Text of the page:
2008: Lady Gaga, The Fame. She's ridiculous, she's a fame-whore, but she's also put out the definitive dancepop album of the latter part of this decade, and to come from nowhere to be ubiquitous is quite an accomplishment. Stuff like this doesn't happen any more, yet she managed to do it, so strictly for marketing alone, she garners respect. Since 2008 seems like only yesterday (or at least last year), lots of solid stuff still getting lots of play, like Duffy's Rockferry, The Dresden Dolls' No, Virginia, Nikka Costa's Pebble to a Peach, Sia's Some People Have Real Problems, Lykke Li's Youth Novels, Goldfrapp's Seventh Tree, and Jenny Lewis' Acid Tongue.

2009: Ida Maria, Fortress 'round My Heart. We're only just beginning the eighth month, so picking a favorite is decidedly premature, but this is a fantastic album that has great energy and just doesn't stop from start to finish. Have to sort out the UK v USA release date conundrum in determining which year to place these albums, however. Much of the music I like right now gets released there first. The Dead Weather's Horehound may supplant Ida Maria, but haven't made up my mind on whether or not it's dead brilliant, or kind of predictable, or predictably brilliant. Regina Spektor deserves plenty of respect for Far, Prince's triple album has plenty to offer, Lily Allen came out with another solid effort, as did Bat For Lashes and The Bird and The Bee.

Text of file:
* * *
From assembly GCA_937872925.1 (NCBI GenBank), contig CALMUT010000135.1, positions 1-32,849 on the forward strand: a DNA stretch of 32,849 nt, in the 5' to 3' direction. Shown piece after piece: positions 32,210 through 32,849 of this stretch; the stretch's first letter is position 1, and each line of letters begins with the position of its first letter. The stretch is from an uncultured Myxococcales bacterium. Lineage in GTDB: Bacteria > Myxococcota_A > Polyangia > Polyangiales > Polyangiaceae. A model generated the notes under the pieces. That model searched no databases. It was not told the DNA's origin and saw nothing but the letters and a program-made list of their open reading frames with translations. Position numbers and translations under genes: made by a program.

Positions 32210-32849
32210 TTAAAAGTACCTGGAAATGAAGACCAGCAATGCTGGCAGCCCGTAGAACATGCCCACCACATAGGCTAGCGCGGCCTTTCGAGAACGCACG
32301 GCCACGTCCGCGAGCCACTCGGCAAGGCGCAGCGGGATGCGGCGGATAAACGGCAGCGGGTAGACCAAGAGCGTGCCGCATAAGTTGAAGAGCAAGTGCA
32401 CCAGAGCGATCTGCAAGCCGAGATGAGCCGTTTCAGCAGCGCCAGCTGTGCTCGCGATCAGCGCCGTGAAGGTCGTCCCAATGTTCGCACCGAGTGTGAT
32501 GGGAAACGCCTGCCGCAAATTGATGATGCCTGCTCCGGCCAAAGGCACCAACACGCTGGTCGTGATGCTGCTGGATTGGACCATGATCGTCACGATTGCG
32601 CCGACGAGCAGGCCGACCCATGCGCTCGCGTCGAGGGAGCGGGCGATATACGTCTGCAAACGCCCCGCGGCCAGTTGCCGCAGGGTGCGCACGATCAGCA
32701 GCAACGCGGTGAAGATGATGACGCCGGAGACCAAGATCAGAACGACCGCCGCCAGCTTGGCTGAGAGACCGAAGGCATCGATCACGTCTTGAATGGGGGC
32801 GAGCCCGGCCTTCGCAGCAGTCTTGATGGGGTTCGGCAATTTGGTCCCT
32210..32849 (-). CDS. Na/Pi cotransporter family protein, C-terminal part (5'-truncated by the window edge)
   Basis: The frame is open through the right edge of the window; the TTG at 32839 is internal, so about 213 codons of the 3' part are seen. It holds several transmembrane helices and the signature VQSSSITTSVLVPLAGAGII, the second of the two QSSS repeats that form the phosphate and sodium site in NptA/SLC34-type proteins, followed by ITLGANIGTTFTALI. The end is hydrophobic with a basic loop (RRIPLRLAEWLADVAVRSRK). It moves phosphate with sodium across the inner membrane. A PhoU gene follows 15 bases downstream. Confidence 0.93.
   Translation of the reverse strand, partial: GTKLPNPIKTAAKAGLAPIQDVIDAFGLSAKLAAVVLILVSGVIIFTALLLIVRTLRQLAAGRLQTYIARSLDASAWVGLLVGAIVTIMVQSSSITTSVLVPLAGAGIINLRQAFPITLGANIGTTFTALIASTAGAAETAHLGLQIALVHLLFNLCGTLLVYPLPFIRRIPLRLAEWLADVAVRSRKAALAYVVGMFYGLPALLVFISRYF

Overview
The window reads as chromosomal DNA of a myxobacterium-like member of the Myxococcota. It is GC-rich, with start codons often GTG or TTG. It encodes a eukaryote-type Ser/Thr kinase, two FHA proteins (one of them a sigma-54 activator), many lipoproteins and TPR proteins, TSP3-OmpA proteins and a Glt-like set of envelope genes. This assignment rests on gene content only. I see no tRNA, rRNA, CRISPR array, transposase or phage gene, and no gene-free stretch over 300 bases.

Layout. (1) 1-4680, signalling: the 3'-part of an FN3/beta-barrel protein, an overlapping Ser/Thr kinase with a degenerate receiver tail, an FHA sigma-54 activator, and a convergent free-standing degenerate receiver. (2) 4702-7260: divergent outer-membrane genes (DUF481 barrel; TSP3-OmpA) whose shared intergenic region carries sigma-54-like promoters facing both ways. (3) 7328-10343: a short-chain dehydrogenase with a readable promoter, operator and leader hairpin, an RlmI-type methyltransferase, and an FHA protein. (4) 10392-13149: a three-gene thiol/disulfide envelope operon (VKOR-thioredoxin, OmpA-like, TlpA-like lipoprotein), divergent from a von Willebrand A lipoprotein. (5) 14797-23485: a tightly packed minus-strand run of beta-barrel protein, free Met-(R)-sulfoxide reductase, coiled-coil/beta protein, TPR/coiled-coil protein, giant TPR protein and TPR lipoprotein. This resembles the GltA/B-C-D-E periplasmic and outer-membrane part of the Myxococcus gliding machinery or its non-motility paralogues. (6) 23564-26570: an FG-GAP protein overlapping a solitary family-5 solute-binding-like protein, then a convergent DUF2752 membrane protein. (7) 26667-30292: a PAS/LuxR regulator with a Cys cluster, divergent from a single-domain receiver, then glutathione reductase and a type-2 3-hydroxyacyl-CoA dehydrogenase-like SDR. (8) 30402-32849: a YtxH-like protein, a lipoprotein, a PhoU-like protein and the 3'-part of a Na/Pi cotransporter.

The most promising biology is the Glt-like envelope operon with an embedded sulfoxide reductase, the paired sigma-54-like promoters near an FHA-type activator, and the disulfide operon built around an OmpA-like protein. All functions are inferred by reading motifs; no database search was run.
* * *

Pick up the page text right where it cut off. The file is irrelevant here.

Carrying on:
The interesting thing about this list is that nothing from the last few years would sound out of place in '00 or '01, and the stuff I liked from '00 and '01 sounds fine when put next to the stuff today. That wasn't the case with what the biggest hits were, with Spice Girls, Britneys, and Boy Bands still moving lots of units.

And obviously, from this list, I'm a sucker for a female lead singer, the only act topping a year that doesn't feature a female lead exclusively is The White Stripes.

Also, I'm ignoring the various best of lists that are put out after each year in determining which music to re-listen to, I know what I like, and what I liked, and music criticism is such a fractured and tribal thing that no one reviewer, or even one editorial staff encompasses what I enjoy in music, so there's really no guide out there but my own ear.